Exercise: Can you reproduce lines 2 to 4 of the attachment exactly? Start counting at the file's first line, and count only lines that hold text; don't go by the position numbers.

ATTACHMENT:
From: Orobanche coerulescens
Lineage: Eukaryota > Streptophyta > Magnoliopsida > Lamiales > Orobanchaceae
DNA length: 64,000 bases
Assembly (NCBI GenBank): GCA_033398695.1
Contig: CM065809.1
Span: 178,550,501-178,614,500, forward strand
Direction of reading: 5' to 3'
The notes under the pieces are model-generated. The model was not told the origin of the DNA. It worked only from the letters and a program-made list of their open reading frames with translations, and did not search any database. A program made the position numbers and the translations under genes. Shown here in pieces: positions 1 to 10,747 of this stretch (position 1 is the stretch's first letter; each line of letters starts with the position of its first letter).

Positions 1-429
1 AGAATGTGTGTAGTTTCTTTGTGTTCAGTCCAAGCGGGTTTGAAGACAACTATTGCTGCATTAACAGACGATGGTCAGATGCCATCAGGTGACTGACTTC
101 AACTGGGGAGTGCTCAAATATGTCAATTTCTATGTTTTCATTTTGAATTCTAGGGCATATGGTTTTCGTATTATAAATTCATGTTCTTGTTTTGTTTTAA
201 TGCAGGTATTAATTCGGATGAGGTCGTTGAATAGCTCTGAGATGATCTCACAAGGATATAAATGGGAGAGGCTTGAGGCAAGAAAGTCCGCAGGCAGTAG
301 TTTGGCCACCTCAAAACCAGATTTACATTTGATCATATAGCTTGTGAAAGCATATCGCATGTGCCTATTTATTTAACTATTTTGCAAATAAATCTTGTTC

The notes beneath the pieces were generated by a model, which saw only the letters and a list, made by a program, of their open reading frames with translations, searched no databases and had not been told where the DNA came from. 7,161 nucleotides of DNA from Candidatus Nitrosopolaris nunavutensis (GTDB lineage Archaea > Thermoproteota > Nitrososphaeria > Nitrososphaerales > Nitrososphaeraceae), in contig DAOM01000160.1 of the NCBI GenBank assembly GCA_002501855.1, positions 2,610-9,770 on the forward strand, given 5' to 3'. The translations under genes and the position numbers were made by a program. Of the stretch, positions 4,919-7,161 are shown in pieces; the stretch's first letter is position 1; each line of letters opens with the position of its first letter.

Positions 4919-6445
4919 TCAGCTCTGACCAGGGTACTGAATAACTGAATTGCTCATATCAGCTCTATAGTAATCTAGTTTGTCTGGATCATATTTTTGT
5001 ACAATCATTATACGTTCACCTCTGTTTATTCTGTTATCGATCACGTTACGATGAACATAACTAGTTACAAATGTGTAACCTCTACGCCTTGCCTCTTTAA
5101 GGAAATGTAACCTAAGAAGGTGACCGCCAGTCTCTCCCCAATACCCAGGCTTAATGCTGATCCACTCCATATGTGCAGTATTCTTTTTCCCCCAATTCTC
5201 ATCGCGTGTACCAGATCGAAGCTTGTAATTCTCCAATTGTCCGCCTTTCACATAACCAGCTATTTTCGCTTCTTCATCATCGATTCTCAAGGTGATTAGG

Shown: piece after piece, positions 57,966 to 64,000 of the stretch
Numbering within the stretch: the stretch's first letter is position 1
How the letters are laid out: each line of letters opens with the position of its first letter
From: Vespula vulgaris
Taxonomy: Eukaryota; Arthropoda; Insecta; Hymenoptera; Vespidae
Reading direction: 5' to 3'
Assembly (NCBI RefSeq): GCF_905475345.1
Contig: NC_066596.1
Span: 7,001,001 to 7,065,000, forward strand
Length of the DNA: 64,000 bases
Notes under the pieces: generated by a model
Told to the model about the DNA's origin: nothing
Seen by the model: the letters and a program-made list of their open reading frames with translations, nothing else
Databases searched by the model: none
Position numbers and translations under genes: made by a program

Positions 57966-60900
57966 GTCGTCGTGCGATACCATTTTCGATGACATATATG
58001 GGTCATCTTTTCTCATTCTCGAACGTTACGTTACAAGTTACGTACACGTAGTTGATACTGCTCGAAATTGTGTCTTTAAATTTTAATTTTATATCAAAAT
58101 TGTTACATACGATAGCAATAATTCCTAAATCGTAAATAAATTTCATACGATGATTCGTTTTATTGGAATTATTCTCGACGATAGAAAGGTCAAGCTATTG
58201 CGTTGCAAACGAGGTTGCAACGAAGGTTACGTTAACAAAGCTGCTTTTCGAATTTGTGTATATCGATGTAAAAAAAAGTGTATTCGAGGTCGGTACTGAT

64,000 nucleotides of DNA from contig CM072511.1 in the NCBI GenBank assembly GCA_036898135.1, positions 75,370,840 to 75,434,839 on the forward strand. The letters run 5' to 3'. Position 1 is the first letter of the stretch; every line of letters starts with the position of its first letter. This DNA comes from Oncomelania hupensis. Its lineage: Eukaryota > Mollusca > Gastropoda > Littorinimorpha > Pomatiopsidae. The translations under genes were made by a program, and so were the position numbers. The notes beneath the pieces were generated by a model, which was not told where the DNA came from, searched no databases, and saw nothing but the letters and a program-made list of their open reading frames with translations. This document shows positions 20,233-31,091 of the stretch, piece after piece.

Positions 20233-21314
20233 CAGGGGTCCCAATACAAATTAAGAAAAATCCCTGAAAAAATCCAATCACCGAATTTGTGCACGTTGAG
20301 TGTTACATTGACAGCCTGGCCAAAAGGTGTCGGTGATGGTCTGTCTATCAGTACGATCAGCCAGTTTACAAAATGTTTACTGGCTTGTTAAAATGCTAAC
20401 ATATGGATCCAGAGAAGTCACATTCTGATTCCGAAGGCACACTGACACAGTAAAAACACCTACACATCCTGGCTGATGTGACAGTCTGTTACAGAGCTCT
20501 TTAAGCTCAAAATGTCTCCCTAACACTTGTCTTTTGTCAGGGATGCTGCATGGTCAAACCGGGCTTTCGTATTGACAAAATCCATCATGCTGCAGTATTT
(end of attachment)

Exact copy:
Lineage: Eukaryota > Streptophyta > Magnoliopsida > Lamiales > Orobanchaceae
DNA length: 64,000 bases
Assembly (NCBI GenBank): GCA_033398695.1